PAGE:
January 18-27, 2019
Canadians and open water go together like pancakes and maple syrup. It surrounds us, entrances us, provides countless hours of entertainment, and allows us to have one of the most geographically diverse nations on the planet. Whether you’re from the East Coast spending time in the Atlantic, the West Coast dipping your toes in the Pacific or splashing around in any of the 2 million+ lakes in between we’re all water-logged, lake-loving Canadians. So, is it any wonder our architects take inspiration from the natural beauty of their native land?
Perhaps the most famous and most original architect of a Canadian curvilinear building is Douglas Cardinal. Cardinal is a First Nations architect who designed the Canadian Museum of History, located in Gatineau, Quebec. In 1989, Cardinal finished the iconic museum garnishing global attention to the curved building that sits on the Quebec side of the Ottawa River.
Today, Douglas Cardinal is 81 years old, but he hasn’t hung up his protractor yet. He is currently designing Toronto’s Anishnawbe Health Ontario building located on Front and Cherry St. just outside of Toronto’s Distillery District.
Cardinal’s influence in Toronto architecture doesn’t stop there. One of Toronto’s most infamous Rosedale homes, Integral House, mimics the fluid, curvilinear design that Cardinal applied to the Canadian Museum of History. The owner gave no direction or time limit to design firm Smit & Sutcliffe, his only request was curved design and a concert hall.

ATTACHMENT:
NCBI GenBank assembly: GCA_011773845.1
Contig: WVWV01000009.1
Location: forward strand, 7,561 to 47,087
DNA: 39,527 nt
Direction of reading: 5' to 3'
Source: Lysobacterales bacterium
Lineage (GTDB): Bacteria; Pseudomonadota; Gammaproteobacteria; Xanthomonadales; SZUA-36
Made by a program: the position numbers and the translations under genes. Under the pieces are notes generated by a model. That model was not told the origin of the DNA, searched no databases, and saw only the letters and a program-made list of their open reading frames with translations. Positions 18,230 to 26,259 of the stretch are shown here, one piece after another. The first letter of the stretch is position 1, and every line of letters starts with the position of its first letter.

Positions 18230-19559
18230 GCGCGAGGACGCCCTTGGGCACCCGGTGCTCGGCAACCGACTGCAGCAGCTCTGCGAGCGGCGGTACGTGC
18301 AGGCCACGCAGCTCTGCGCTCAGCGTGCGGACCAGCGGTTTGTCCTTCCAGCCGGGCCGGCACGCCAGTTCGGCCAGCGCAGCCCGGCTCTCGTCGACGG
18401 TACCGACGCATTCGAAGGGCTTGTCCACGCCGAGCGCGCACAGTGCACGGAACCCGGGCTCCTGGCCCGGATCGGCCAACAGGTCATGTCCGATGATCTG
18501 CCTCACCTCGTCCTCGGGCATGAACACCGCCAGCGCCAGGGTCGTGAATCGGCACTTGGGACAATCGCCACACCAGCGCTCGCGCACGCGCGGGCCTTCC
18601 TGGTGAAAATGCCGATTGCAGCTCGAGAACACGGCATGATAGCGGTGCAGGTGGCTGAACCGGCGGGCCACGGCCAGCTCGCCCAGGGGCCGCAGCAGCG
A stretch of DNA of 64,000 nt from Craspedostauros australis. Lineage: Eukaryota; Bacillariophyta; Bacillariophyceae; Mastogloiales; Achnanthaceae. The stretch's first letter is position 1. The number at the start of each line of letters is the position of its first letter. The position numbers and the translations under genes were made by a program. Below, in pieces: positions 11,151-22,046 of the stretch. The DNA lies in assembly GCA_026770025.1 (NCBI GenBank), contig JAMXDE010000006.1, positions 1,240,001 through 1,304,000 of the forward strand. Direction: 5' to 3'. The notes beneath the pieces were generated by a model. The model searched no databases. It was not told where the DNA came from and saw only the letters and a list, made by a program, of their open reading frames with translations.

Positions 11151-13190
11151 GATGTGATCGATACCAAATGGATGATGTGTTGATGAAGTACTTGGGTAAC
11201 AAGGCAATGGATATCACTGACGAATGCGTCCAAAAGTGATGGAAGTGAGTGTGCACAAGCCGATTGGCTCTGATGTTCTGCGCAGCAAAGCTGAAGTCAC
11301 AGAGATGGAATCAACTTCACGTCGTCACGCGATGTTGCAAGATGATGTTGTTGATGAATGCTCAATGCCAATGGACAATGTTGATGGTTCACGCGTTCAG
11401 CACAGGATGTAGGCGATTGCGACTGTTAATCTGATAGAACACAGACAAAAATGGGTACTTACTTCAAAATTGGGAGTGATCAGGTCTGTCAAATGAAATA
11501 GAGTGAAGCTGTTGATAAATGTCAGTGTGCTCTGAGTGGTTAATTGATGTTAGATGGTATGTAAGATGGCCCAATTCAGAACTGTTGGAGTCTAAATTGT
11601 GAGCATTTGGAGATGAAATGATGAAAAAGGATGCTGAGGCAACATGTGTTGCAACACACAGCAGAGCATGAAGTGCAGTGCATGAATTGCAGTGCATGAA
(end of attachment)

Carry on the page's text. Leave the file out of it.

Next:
After 10 years, 24 million dollars and 18,000 square feet the Integral House was completed in 2009. The house takes inspiration from Finnish design, and contains a 150-seat concert hall, floor to ceiling glass windows, and a glass staircase considered to be a commissioned work of art by Canadian First Nations glass artist Mimi Gellman.
The curvilinear design is a welcome change to the skyscrapers and straight-edged condos that make up Toronto. But if you head onto the highway, and into the sticks you’ll see even more of this fluidity. E’terra Samara, a retreat in the Bruce Peninsula Forest, near Georgian Bay has adopted the design and taken it up a level. Literally.
The isolated retreat is a collection of curvilinear treehouses based on the samara seed. The ‘samara’ is the propeller like capsule that falls from Maple trees in the fall. Toronto-based designers Farrow Partnership depend on sailing techniques to curve the wood into smooth wave-like shapes.
The treehouses are built from locally sourced lumber, copper, salvage timbers and local quarried stone. Each samara treehouse is an original design that looks out over the Bruce Peninsula. The retreat took 3 years to build and was opened in January 2013. It can be visited year-round.
Canadian architecture has many influences yet nature seems to prevail as a source of inspiration for our country’s designers. It must be something in the water.
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